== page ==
• Fruits. Avocados are rich sources of healthy fats, while blueberries have antioxidants that help improve communication between brain cells. 
  • Leafy greens. Green vegetables like spinach, kale, and broccoli have compounds that have antioxidants and anti-inflammatory effects. Thus, leafy greens reduce inflammation of the brain and can significantly reduce memory loss. 

Hydrate properly

All brain functions, including memory, rely on electrical energy, and water is what provides this energy. Thus, staying hydrated by drinking enough water boosts brain power.

Exercise regularly

Exercising is not only good for your muscles and heart but also for your brain. Exercise increases airflow to the brain. It also increases BDNF (brain-derived neurotrophic factor), which promotes synaptic consolidation, making it easier to take in information and form memory.

2. Exercise your brain

Giving your brain a workout can also improve your memory. To exercise your brain, you can:

Play memory games

Playing memory games is an excellent way to exercise your brain. These games are specifically designed to keep the mind sharp and stimulated.

Learn something new

Another way to exercise the brain is to learn something new. Learning something new challenges your brain and leads to actual changes in the adult brain. It creates new neural connections, leading to better cognition.

Anything that takes you out of your comfort zone will suffice, but some good examples of a new thing that you can learn to improve your memory include:

  • A new language
  • A new skill (like coding)
  • Playing a musical instrument

Use an RSVP (Rapid Serial Visual Presentation) reader

Reading helps you remain mentally active. However, speed-reading using an RSVP tool challenges the brain even more. 

The RSVP readers help you read faster by flashing words at you at a set speed faster than your normal reading speed. These tools help increase your attention and equip you to absorb information more quickly.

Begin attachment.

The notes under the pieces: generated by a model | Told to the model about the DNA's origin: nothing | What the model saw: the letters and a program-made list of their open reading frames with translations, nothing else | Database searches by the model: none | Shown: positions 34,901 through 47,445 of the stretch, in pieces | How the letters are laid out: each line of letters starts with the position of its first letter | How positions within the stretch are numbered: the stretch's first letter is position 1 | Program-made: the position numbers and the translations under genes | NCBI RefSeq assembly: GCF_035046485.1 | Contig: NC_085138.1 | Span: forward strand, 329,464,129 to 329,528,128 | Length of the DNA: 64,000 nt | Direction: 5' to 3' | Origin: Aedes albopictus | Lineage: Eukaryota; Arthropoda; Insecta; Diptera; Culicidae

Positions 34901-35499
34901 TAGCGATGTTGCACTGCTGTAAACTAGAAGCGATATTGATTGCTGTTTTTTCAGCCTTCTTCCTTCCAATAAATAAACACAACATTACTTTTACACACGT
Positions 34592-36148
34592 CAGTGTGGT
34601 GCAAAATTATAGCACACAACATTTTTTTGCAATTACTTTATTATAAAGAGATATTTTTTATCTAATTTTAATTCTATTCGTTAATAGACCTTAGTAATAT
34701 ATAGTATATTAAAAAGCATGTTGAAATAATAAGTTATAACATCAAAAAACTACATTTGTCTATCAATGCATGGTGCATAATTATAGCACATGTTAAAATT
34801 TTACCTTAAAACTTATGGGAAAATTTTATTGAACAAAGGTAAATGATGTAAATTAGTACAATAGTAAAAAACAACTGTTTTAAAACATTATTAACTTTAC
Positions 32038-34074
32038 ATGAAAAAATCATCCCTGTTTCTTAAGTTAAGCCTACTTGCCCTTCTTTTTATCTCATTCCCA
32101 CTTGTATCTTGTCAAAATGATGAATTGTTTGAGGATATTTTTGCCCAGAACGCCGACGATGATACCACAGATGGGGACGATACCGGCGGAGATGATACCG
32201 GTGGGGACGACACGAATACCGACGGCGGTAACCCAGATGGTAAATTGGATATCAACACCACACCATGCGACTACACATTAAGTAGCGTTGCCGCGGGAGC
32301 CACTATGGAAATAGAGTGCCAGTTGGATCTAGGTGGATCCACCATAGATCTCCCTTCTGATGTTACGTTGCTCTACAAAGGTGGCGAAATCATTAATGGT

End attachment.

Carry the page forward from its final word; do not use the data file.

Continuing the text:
One of the best RSVP readers you’ll find is AccelaReader. It allows you to set how fast you would like to read (words per minute), how many words you would want it to flash at a time, the text size, etc.

3. Use mnemonics devices

Mnemonic devices are aptly called memory devices. A mnemonic is any system that helps you remember something. They can be in the form of acronyms, songs, rhymes, etc.

Mnemonic devices help improve your memory because they allow you to associate what you want to remember with something easy for you to remember.

Two popular mnemonics are:

  • Acronym mnemonic. It involves forming a word using the first letters of the words you want to remember. An example is creating the word ROYGBIV using the first letters of the colors of the spectrum (Red, Orange, Yellow, Green, Blue, Indigo, and Violet).  
  • Music mnemonic. It involves forming a fun song using the information you want to remember. An example is the ABC song children use to learn the English alphabet.

4. Take memory courses

Experts in memory improvement design courses that help all categories of learners improve their memory.

You can use mnemonics and other strategies to improve your memory, but expert guidance via online courses will reduce the learning curve.

For example, in the How To Improve Your Memory workshop, the most trusted provider of memory training will teach you:

  • How your memory works
  • How to boost your short-term and long-term memory
  • How to memorize vital information more effectively

Wrapping Up

Memory is an essential cognitive process involving the encoding, storing, and retrieving of information. There are three types of memory – sensory memory (which is a fleeting capture of sensory information), short-term memory (which is information stored for a short period), and long-term memory (which is information stored for an extended period).

Interestingly, you can improve your memory and increase your ability to recall things. Some ways to do this include taking care of your body, exercising your mind, using mnemonic devices, and taking memory courses.

Talking of memory courses, Iris Reading has some of the best memory courses you’ll find. Our courses have helped millions improve their memory, ranging from students at Ivy League schools like Harvard and Stanford to executives at companies like NASA and Google.

Whether you are trying to remember technical concepts, to-do lists, or passwords, the Advanced Comprehension and Memory Course will provide you with the best available strategies for memory improvement.

Register for this memory improvement course today!